"Kergan Edwards-Stout infuses reality and hopefulness into a bittersweet story about compassion and personal growth. A distinctively entertaining novel written with moxie and bolstered by pitch-perfect perspectives." Kirkus Discoveries
Gabriel Travers knows he's dying; he just can't prove it. Despite his doctor's proclamations to the contrary and rumors of a promising new HIV drug cocktail, all it takes is one glance into the mirror to tell Gabe everything he needs to know. His ass, once the talk of West Hollywood, now looks suspiciously like a Shar-Pei, prompting even more talk around town.
Back in his 20's, life had been so easy. Caught up in the 1980's world of LOVE! MONEY! SEX!, Gabe thought he'd have it all. But every effort to better himself ended in self-sabotage, and every attempt at love left him with only a fake number, scrawled on a realtor's notepad.
The only happiness he could remember was in high school, where he'd met Keith, his first love. Only Keith had recognized the goodness within, and knew of the brutal attack Gabe had faced, the effects of which still rule his life today.
Now almost 40, and with the clock ticking, Gabe begins to finally peel back the layers and tackle his demons - with a little help from the music of the Divine Miss M and his mom's new wife, a country music-loving priest.
"Kergan Edwards-Stout has crafted a work of fiction reminiscent of some classic tales in Songs for the New Depression. Even better, Edwards-Stout's debut boasts the kind of dark humor that made Augusten Burroughs a household name." Advocate.com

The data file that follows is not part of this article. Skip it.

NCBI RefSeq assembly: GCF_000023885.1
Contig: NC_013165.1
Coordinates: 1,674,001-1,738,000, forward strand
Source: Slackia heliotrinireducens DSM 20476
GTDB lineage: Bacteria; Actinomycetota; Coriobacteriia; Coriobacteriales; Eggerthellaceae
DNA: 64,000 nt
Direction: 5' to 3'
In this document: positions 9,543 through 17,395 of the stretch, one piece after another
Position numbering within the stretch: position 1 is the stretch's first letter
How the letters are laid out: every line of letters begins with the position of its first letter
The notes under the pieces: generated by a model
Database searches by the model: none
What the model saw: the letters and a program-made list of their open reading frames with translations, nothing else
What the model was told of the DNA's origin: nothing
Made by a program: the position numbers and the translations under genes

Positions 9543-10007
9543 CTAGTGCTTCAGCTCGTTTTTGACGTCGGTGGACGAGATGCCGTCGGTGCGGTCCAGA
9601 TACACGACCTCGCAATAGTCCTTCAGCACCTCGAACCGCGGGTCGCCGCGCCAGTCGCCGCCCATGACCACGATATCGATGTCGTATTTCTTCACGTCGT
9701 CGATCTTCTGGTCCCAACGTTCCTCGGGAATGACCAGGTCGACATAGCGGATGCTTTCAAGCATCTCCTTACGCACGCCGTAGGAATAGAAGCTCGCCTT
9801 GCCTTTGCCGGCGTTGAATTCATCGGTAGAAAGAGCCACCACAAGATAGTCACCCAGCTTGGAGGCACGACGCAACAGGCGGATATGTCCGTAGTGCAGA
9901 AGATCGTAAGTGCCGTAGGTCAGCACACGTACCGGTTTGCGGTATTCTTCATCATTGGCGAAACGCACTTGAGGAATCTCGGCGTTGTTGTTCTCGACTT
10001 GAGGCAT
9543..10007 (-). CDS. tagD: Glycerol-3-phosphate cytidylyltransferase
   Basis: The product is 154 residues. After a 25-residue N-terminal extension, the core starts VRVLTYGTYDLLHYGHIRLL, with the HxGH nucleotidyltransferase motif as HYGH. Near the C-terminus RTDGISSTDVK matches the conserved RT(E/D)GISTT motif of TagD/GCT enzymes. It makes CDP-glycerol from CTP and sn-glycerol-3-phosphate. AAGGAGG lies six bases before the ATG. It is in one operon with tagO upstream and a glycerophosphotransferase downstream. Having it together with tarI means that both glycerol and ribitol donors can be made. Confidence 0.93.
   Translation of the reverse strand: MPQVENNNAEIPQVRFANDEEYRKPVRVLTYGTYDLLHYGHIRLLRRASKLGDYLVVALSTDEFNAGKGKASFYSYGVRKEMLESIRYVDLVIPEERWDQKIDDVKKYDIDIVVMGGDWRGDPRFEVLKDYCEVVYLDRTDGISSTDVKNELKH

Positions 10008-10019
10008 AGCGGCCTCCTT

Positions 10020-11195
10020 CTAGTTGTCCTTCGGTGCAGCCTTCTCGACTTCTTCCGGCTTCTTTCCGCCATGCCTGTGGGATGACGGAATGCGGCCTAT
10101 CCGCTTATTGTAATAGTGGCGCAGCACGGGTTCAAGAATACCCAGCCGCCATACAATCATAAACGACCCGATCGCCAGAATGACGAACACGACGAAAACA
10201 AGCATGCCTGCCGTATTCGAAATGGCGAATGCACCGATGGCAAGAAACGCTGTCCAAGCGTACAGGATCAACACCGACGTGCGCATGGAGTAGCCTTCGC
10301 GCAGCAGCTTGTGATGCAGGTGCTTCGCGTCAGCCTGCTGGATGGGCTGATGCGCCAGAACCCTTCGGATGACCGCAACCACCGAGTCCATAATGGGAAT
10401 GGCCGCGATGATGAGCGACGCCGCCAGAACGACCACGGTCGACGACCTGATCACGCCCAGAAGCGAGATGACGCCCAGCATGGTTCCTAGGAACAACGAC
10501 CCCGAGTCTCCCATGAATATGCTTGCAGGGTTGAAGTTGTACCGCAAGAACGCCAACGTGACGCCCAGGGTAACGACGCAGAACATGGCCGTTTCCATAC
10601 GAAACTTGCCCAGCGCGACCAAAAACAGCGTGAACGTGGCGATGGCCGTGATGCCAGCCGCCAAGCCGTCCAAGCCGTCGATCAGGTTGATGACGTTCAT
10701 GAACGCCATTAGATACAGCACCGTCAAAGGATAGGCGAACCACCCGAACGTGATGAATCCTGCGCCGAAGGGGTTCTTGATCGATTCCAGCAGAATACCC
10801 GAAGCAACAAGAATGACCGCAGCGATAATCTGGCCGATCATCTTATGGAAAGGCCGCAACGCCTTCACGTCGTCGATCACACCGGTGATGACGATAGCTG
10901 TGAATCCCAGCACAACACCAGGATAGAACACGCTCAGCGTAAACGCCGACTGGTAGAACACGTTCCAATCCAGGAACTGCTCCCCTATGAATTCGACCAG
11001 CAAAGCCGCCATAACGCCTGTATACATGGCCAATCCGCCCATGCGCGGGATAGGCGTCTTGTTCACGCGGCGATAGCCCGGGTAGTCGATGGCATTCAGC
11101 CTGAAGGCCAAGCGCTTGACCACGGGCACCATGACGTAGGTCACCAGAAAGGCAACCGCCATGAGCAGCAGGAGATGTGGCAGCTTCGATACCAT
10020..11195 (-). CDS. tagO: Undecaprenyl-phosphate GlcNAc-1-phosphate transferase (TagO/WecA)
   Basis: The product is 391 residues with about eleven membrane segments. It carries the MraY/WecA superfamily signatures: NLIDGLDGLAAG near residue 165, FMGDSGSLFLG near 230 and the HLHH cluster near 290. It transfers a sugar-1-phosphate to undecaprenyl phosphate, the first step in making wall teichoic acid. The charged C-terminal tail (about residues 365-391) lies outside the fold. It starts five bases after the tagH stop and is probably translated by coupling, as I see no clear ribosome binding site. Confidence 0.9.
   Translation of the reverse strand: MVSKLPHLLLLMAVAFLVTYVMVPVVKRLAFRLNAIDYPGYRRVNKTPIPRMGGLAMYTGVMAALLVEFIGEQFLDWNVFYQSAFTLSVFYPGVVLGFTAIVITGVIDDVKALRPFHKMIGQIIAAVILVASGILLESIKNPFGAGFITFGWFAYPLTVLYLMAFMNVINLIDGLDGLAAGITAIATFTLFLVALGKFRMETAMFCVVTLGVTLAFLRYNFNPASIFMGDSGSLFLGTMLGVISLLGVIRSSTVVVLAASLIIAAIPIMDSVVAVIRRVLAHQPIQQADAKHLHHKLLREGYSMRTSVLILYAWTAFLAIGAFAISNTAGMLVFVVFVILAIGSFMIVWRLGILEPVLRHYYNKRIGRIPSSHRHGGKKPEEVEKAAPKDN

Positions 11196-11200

"Kergan Edwards-Stout's Songs for the New Depression is a bold reminder that life, especially in its most difficult moments, is worth living. His characters are real and poignant, his writing is magical, and his message is timeless. Life is at its most precious when we are faced with our own mortality. It is an important book." Charles Perez, author of Confessions of a Gay Anchorman and founder of the No Shame Project
"Songs for the New Depression carries you away on waves of humor and sadness as we follow the protagonist as he deals with his search for love, acceptance and his battle with AIDS. Far from being maudlin, it is extremely sensitive and ennobling. A fine work that will leave you wanting more." Robert Michael Morris, star of TV's The Comeback and author of An American Scrapbook